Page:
[Jas' note: I'm thrilled to welcome Niki Ianni, a fellow Temple University alum, to the blog with a great and timely post.]
Six months ago to the day, I put on my new Macy’s clearance rack suit, smoothed my hair, double-checked my briefcase for all the basics and took a deep breath as I walked confidently into the next phase of my life – the start of my post-graduate career.
The all-nighter study sessions, thousands of draft edits and hundreds of internship hours… everything I worked for in the past four years had finally paid off. While getting here had not been an easy feat, full of dozens of applications, gallons of coffee and the occasional mental breakdown…with hard work and determination, I secured my dream job working as a public relations specialist at the largest animal protection organization in the country.
For those who are preparing to start their careers or have already just begun, here are my three biggest pieces of advice for you that these past six months have taught me:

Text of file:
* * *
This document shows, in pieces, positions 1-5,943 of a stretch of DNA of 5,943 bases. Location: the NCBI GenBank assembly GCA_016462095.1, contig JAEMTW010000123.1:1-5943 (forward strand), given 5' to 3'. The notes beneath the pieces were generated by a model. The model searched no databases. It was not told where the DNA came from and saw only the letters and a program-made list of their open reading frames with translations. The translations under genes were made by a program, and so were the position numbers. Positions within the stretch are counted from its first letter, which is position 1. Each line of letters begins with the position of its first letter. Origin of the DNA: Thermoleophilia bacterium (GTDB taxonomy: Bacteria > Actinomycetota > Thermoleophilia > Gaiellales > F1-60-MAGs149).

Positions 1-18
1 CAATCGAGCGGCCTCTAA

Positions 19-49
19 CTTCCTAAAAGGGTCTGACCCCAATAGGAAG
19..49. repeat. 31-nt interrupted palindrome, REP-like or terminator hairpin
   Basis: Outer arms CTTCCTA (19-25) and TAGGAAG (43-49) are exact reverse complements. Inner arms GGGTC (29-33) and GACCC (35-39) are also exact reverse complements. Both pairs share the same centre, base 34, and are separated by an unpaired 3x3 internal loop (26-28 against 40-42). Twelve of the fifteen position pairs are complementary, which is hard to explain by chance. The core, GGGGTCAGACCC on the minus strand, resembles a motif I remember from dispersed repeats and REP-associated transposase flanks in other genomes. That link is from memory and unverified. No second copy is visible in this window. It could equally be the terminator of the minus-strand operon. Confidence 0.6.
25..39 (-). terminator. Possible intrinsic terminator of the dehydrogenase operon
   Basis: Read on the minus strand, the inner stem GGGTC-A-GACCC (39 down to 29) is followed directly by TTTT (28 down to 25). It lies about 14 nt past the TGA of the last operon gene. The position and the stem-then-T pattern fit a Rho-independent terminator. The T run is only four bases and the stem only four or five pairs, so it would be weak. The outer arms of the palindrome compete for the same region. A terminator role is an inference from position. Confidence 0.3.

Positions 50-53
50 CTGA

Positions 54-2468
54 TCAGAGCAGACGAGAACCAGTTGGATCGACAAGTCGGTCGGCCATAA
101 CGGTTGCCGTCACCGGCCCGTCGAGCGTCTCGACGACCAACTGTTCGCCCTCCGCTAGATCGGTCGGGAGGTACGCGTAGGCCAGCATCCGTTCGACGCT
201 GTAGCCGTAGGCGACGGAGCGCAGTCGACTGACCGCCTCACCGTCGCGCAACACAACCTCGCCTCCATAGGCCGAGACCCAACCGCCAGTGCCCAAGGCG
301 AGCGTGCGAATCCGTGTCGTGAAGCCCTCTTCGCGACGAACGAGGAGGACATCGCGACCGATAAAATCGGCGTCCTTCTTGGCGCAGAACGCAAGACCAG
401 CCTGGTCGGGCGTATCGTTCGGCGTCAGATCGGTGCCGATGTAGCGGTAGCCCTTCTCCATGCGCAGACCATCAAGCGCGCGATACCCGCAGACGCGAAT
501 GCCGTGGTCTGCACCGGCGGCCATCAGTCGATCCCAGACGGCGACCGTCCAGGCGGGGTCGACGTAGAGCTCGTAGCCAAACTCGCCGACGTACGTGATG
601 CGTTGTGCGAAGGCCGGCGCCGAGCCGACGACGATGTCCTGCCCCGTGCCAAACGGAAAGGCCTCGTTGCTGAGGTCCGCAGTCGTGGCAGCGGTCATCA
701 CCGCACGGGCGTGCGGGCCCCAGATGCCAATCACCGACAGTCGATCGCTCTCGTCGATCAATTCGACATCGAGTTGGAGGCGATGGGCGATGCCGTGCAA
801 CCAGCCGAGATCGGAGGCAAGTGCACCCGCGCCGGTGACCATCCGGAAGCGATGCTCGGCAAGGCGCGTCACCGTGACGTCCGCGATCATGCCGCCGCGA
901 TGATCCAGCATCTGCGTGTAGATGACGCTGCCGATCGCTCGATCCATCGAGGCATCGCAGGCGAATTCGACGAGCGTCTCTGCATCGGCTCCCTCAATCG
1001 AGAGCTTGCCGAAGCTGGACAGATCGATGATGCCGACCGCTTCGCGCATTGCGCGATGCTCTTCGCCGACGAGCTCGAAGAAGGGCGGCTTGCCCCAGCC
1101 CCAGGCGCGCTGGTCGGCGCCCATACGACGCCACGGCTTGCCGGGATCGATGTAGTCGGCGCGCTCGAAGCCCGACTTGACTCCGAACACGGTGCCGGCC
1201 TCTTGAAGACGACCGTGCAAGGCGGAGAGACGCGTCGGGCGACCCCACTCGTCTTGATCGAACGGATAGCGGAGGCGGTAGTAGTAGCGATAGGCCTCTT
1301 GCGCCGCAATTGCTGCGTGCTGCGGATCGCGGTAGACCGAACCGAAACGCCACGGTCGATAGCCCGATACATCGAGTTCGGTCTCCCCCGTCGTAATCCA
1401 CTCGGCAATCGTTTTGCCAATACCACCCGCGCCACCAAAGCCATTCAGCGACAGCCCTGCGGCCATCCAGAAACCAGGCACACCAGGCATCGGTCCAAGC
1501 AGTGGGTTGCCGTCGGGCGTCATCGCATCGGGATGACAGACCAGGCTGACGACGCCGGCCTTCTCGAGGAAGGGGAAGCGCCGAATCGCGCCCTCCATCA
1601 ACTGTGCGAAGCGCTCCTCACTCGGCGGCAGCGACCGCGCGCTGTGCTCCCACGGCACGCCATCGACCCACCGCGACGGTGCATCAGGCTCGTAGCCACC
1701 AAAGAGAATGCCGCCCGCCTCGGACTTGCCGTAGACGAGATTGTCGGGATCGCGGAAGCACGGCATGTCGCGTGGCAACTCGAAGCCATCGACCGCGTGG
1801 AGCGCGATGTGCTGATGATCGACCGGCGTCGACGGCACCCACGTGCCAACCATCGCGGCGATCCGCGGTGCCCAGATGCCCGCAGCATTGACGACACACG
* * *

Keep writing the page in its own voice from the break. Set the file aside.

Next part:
It takes time. You know the old adage, “Rome wasn’t built in a day?” Well, there’s actually a lot of truth to it. I’m not sure why I thought I could leave my first day of work knowing everything and being able to do everything – but I did. When it came time to submit my first press release to my director for review, my stomach was in knots.
I remember apologizing in the email… something along the lines of, “Here is the release for your review. I’m sorry it’s not perfect!” I’ll never forget her response: “Niki, I don’t expect it to be perfect… nothing ever is. You’re still learning.” Sometimes you just need to remember that all of your colleagues who have been there for years started off exactly where you are and eventually they grew, too… with time.